Apply conditional formatting
Conditional formatting is often used for project management purposes in Google and Excel spreadsheets. Here you’ll use it to identify the keywords you’ll be focusing on.
You can format different rows, columns, or individual cells on your own accord. For instance, highlight rows of an average position of 21 and above with red, average position between 11 and 20 with yellow, and average position of 10 and below with green.
Conditional formatting can also applied on a single cell or column. Click Format in the main menu and select Conditional formatting.
Analyze the results
Depending on your color usage in the spreadsheet, you now have a clear division in your keywords with underlying content opportunities.
Prioritize the green keywords first, then yellow and eventually followed by red.
Conduct a thorough analysis in order to uncover patterns (for example, high impressions but low CTRs), related search queries, and the overall potential of each selected keyword.
Here are a couple of examples on how you can use the collected information.
- If a particular phrase is already ranking on the 1st page, have a large number of impressions but a low CTR, you need to optimize the page’s metas to capture additional clicks.
- If a phrase resides on the 21st position or above with a high number of impressions and low CTR, try to increase the number of keywords (wherever possible) in the same content piece. However, increasing the keyword density doesn’t mean you start doing keyword stuffing, locate instances where they could be added in a natural manner. For example, use the keyword instead of “it”.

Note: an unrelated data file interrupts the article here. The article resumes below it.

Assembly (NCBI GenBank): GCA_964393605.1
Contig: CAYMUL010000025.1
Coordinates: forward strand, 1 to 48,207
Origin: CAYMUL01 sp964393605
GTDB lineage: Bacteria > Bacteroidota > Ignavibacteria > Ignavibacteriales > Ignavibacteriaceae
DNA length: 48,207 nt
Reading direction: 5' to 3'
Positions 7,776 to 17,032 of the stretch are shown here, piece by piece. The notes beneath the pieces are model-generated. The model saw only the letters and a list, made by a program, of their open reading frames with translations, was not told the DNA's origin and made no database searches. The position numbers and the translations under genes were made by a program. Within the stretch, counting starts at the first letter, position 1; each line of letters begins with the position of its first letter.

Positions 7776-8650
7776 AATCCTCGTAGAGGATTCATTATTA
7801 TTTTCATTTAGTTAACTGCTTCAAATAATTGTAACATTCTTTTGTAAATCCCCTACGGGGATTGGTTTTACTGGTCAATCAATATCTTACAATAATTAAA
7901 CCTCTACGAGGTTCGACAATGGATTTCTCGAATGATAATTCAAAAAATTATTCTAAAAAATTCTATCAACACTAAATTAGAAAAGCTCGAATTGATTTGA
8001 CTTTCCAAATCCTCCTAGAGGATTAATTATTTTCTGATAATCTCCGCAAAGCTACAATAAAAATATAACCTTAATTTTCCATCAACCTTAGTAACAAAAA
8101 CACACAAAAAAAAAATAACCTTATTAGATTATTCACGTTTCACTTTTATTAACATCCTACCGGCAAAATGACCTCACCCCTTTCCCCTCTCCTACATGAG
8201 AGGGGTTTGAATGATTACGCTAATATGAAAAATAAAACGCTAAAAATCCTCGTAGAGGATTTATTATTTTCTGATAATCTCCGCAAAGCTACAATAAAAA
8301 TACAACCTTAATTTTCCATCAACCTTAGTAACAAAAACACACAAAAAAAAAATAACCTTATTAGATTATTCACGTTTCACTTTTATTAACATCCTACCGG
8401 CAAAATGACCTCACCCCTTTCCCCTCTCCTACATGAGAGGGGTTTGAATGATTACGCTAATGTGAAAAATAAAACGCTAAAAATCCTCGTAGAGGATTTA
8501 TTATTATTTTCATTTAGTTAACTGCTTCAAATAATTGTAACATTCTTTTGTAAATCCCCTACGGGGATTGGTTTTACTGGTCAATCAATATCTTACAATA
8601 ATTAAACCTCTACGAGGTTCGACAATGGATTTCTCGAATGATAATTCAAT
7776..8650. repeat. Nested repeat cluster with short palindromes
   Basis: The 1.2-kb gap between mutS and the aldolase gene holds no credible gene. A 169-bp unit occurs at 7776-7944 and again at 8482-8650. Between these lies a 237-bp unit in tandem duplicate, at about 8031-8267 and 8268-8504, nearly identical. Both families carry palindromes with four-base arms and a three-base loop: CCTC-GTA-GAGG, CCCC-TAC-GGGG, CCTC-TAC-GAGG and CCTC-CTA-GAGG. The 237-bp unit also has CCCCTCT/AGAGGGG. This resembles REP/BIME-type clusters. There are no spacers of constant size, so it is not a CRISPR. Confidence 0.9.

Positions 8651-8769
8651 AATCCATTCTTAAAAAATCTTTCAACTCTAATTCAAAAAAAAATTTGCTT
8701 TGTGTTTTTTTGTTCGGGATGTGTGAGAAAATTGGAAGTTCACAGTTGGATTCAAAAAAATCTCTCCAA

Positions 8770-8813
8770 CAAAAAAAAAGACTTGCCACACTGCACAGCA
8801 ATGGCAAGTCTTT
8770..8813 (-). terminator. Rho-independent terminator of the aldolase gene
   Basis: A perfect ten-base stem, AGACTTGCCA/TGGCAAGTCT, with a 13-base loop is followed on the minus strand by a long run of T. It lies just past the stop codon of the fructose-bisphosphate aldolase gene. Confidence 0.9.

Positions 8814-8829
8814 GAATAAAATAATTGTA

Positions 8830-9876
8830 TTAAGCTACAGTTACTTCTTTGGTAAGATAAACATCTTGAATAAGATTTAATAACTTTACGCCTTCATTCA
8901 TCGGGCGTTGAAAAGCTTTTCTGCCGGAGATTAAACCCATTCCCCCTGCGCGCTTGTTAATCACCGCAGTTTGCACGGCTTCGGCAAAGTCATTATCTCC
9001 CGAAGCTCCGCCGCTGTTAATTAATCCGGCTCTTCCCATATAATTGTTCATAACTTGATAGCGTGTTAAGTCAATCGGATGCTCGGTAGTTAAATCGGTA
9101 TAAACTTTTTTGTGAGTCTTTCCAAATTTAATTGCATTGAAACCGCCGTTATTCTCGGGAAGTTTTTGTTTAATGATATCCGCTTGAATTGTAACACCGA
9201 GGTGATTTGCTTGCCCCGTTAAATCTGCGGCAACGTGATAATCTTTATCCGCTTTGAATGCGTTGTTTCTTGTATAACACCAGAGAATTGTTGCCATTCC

Update your content and SEO activities
After you’re done with the high-ranking terms you’ve identified, incorporate them in your meta data and existing content pieces.
How to add keywords in your meta data is a separate topic in itself, you can find plenty of detailed guides on this discussion online.
This step leads us to the last phase of using your Google Search Console for SEO purposes.
Examine the performance of your SEO updates
Updating your metas and existing pieces is a continuous, not one-time process. So you need to keep reviewing the impact of your updates after definite time intervals.
Typically, it is advised to check for meta descriptions after 2 weeks, and after 3 months for changes in existing content.
Open your GSC and select a page for reviewing. Then select the Date range and then Compare.
This data too, can be analyzed by exporting it to Google sheets.
If you note any increase in the CTR, number of impressions, and position, that means your applied changes had a favorable impact. And if there are no noticeable changes, it indicates your meta data or existing content requires some additional tweaks to make them move.
This concludes our steps on using Google Search Console to collect, analyze, and use data to gather more traffic and clicks for your website. Do note that you have plenty of ways to play with the data in hand and make informed decisions on how to use new search queries with the potential to rank your content, alongside new topic ideas like mobile app design for upcoming blog posts.